How to Breathe Properly When Running (Part-2)


Deep Belly Breathing: Diaphragmatic breathing—also known as belly breathing—helps to strengthen your breathing muscles and encourage full oxygen exchange. This not only makes the breathing process more effective but allows your body to use oxygen more efficiently. By preventing side stitches, deep belly breathing also allows you to take in more air.

Breathing and Footstrikes: What scientists refer to the patterns as locomotor-respiratory coupling is the sync in breathing to locomotor movement, researchers have long known them as a form of rhythmic breathing pattern that most animals and humans practice. Also called LRC, it is the practice of pairing your breath with your footstrikes.

Preferred Breathing Rhythm: Humans use a variety of breathing patterns, unlike animals that often breath at a 1:1 LRC ratio (one breath per footstrike). However, studies suggest that a 2:1 coupling ratio is favored. That means for every two strides, you take one breath. As a runner, this might mean that you fall into a pattern where you breathe in for two to three footstrikes and breathe out for the same number of footstrikes.

Alternating Rhythm: A research paper published that runners naturally couple their breathing with their footstrikes in an even-foot pattern. This results in always exhaling on the same foot. While you can try this alternate breathing pattern, it may or may not have any benefits.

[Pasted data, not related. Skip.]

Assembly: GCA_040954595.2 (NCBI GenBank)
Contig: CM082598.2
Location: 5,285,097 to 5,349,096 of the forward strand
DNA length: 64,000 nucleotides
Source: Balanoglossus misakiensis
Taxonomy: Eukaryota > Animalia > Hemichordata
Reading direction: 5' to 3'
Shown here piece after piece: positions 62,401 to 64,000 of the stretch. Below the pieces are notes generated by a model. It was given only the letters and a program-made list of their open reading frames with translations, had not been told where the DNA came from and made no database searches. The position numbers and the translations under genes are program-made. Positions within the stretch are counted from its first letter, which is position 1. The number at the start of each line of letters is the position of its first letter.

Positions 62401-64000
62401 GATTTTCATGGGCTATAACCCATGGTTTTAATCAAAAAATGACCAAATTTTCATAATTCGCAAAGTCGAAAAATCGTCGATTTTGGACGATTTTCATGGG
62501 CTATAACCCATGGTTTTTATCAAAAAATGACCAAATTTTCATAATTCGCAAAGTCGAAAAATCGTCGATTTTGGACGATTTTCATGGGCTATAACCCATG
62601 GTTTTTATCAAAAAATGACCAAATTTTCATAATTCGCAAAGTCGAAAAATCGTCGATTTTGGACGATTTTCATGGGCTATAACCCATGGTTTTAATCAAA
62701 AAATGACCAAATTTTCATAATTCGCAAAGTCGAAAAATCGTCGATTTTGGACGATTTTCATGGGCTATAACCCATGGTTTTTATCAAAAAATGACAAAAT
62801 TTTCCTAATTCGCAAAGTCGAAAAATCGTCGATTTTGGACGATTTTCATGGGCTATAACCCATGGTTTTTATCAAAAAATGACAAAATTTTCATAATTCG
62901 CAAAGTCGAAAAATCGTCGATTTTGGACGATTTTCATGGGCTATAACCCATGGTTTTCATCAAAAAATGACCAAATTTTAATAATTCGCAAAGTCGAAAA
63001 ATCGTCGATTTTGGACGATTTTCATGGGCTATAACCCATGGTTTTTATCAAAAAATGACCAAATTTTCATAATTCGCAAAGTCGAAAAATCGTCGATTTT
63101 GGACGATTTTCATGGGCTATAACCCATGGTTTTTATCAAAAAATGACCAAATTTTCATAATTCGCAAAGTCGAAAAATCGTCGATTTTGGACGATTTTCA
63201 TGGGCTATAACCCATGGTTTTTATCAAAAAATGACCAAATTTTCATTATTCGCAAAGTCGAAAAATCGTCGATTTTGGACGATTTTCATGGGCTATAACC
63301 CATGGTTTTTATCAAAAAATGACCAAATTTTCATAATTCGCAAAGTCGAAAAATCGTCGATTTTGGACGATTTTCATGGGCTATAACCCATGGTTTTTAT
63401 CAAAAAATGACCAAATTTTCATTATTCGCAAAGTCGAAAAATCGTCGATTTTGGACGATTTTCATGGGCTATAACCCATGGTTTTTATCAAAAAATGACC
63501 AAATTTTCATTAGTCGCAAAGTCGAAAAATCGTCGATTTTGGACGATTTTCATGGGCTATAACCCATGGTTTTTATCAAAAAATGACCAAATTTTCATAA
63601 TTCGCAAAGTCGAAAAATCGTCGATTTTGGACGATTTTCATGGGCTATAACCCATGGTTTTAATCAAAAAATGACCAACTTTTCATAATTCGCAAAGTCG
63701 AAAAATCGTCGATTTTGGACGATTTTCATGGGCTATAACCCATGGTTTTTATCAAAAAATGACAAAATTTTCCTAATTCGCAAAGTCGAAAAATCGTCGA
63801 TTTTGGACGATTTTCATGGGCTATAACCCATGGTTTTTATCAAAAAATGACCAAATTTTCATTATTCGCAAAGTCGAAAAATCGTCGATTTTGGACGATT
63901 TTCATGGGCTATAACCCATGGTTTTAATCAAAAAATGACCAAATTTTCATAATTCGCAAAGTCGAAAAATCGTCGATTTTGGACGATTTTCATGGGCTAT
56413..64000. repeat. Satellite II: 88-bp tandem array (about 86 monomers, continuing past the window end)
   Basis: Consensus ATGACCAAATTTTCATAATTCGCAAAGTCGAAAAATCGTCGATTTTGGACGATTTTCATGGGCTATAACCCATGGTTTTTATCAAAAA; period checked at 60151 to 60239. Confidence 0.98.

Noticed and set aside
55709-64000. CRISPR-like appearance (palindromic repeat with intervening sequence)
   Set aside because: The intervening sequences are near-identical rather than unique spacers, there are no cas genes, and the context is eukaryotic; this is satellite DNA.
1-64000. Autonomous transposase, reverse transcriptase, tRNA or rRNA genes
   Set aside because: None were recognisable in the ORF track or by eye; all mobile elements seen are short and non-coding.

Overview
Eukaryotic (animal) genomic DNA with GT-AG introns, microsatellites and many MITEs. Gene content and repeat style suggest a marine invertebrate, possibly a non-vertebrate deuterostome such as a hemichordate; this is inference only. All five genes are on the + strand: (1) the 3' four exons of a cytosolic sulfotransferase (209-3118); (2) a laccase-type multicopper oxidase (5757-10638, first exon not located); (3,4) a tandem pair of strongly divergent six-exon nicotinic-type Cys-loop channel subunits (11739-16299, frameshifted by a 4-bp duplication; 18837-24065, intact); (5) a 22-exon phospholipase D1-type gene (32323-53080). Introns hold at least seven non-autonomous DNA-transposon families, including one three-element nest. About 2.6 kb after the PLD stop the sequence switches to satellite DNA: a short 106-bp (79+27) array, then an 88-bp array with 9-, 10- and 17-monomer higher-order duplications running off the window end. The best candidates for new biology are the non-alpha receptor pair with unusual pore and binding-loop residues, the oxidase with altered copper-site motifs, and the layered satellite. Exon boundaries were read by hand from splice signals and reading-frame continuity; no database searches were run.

Natural Rhythm: Do not worry if the idea of trying to coordinate your breathing with your footstrike seems overwhelming. It has been suggested by the researchers that thinking too much about running and breath can lead to a decreased efficiency in running mechanics. They also believe that consciously focusing on breathing and movement can lead to a decrease in running efficiency and running economy.

Breathing During Races: It is relatively easy to fall into a breathing pattern during training runs, but it can be harder to maintain steady breathing during a race. Race day nerves can increase your breathing rate before the race and can also make it harder to get into a rhythm during the race.

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